(Size: 5 1/8″ x 42 — Time: Unknown, probaby about 45mins)
Having been looking through the blog recently, I realised that it’s been a little while since a Cuban cigar has gone under the spotlight… Given that my stash of cigars is in Plymouth at the moment, and I am not, I decided that whilst in Cardiff today (for a mini-herf with Dave of the First Load blog) I had better pick up a few Cubans.
One of the selected few was a Rafael Gonzalez Petit Corona. The PC is one of my favourite sizes, just right for an afternoon smoke with a beer. However, whilst the size was a regular for me, the brand was a newcomer. Realising that I had yet to try one of this low-key marque’s offerings, I thought that I had better rectify the situation…
I’ll be entirely frank with you, this little cigar was not going to win any beauty pageants. That’s not to say that it was an ugly stick, just a little ‘ordinary’ (as so many Cubans seem to appear). The PC, which was quite firm in the squeeze test, had a darkish, oily wrapper which was somewhat let down by an abundance of small veins. A slight box-pressing, however, was a nice little touch. 12
Smoking Characteristics /25
What to make of the RG PC… At times this seemed to be a nicely constructed cigar, whilst at others it seemed beyond hope. Pre-light aromas were quite woody, with a slight nod in the direction of Mr chocolate. Upon lighting the cigar, it was immediately clear that half of the foot had decided to take a holiday (despite a toasting of crematorium proportions) – on the second attempt everything synchronized. The burn from then onwards was fairly constant, if not entirely even. The resultant ash was relatively solid and of reasonable appearance. Unfortunately though, at around the half-way stage the horrors began. This cigar didn’t go out once, not even twice, thrice would have been a blessing… no, in the space of about 15 minutes, the cigar which I was toking on with considerable effort went out four times. Eventually, I just gave up on it if I’m honest… I cannot be doing with the number of relights at such regular intervals – purging didn’t work, nor did increasing the tempo of my smoking. There was probably the best part of an inch of cigar to go when I tossed it, and I don’t like leaving anything (lest it pull something out of the bag right at the death, a la the Fonseca KDT Cadete). The draw was quite tight, though not unworkable. It is a shame about the issues with the cigar staying alight because the burn was otherwise quite reasonable and the ash pretty good. Nonetheless, the relighting issues were not acceptable for a small cigar of this price. 16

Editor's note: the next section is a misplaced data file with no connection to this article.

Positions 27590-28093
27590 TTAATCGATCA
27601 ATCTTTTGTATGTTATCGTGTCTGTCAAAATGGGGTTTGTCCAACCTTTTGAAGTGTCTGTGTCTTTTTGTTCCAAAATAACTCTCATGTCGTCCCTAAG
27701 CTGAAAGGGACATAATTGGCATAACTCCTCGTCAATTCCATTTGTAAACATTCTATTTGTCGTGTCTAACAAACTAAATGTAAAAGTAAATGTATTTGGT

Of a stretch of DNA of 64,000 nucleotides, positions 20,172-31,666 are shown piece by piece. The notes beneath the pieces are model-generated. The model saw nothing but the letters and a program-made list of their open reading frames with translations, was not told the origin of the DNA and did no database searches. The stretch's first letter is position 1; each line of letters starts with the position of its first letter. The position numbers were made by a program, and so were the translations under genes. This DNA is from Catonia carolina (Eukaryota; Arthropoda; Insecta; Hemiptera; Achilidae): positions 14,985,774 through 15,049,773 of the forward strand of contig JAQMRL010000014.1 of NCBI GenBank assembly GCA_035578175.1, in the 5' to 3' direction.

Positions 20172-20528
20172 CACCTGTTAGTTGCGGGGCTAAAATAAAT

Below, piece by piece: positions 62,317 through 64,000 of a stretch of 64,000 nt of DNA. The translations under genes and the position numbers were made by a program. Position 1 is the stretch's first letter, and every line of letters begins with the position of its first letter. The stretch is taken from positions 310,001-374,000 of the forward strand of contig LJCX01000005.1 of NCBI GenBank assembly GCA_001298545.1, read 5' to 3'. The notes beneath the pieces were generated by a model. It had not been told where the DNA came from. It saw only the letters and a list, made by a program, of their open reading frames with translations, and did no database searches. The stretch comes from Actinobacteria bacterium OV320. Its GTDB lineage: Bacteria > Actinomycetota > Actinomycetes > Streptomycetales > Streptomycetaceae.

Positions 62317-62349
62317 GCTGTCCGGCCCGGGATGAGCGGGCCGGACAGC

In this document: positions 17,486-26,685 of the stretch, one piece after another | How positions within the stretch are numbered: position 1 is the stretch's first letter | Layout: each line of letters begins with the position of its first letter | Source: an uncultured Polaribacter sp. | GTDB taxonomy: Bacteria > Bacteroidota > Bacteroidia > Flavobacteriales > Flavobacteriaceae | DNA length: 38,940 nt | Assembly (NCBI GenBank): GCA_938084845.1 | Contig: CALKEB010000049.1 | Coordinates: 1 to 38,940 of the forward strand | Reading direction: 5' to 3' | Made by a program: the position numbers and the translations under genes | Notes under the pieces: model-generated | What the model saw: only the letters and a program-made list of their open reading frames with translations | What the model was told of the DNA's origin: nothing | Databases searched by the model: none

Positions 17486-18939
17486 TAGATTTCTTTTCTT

It’s a tad difficult to assess the flavours fully of this cigar when I missed out on the final portion. However, I shall do my best with what is available… The early draws were quite cedary, just as the pre-light aroma would have suggested. The dry, bitterness of wood developed into the slightly more rounded bitterness of very dark chocolate characteristics. Slowly a slight sweetness developed, which had a slightly floral edge to it, like a quality honey. As the cigar reached just over half-way the flavours became a little more difficult to pin-point. It was something which I think can best be described as straight tobacco flavours with a peppery finish. This had an ever so slightly harsh edge to it – however, this was a relatively young cigar (I am not sure of the exact age). Eventually, the cigar started playing up, and after a number of relights I gave up on it after two-thirds had passed. The flavours of the early portion of this cigar worked very nicely together, balancing well with the others. For this reason, I can see that it is a cigar which could, as many people advocate, definitely have the potential for aging very well. 20
Overall Impression /35
The Rafael Gonzalez Petit Corona is a Jeckyll and Hyde cigar. There is definitely the foundations for a good cigar, indeed I can see why some people rate these quite highly for setting aside for a few years. At a young age (as I’m sure this one was) they are reasonable smokes – provided it stays lit! For my the smoking experience was quite poor given the issue with staying alight, indeed, I’d probably consider giving it about 18/35… However, I’ve tried to take a more balanced approach, considering the cigars potential. As such, I’ve bumped it up a little. 25
Grand total… 73/100
PS. The burn issues really let this cigar down, costing it a score of around 80. At some point in the future I will return to this cigar and add to the review with thoughts of a good burner. If you’ve smoked them yourself, then please do add your thoughts below, I’m interested to know how they finish off with a better construction.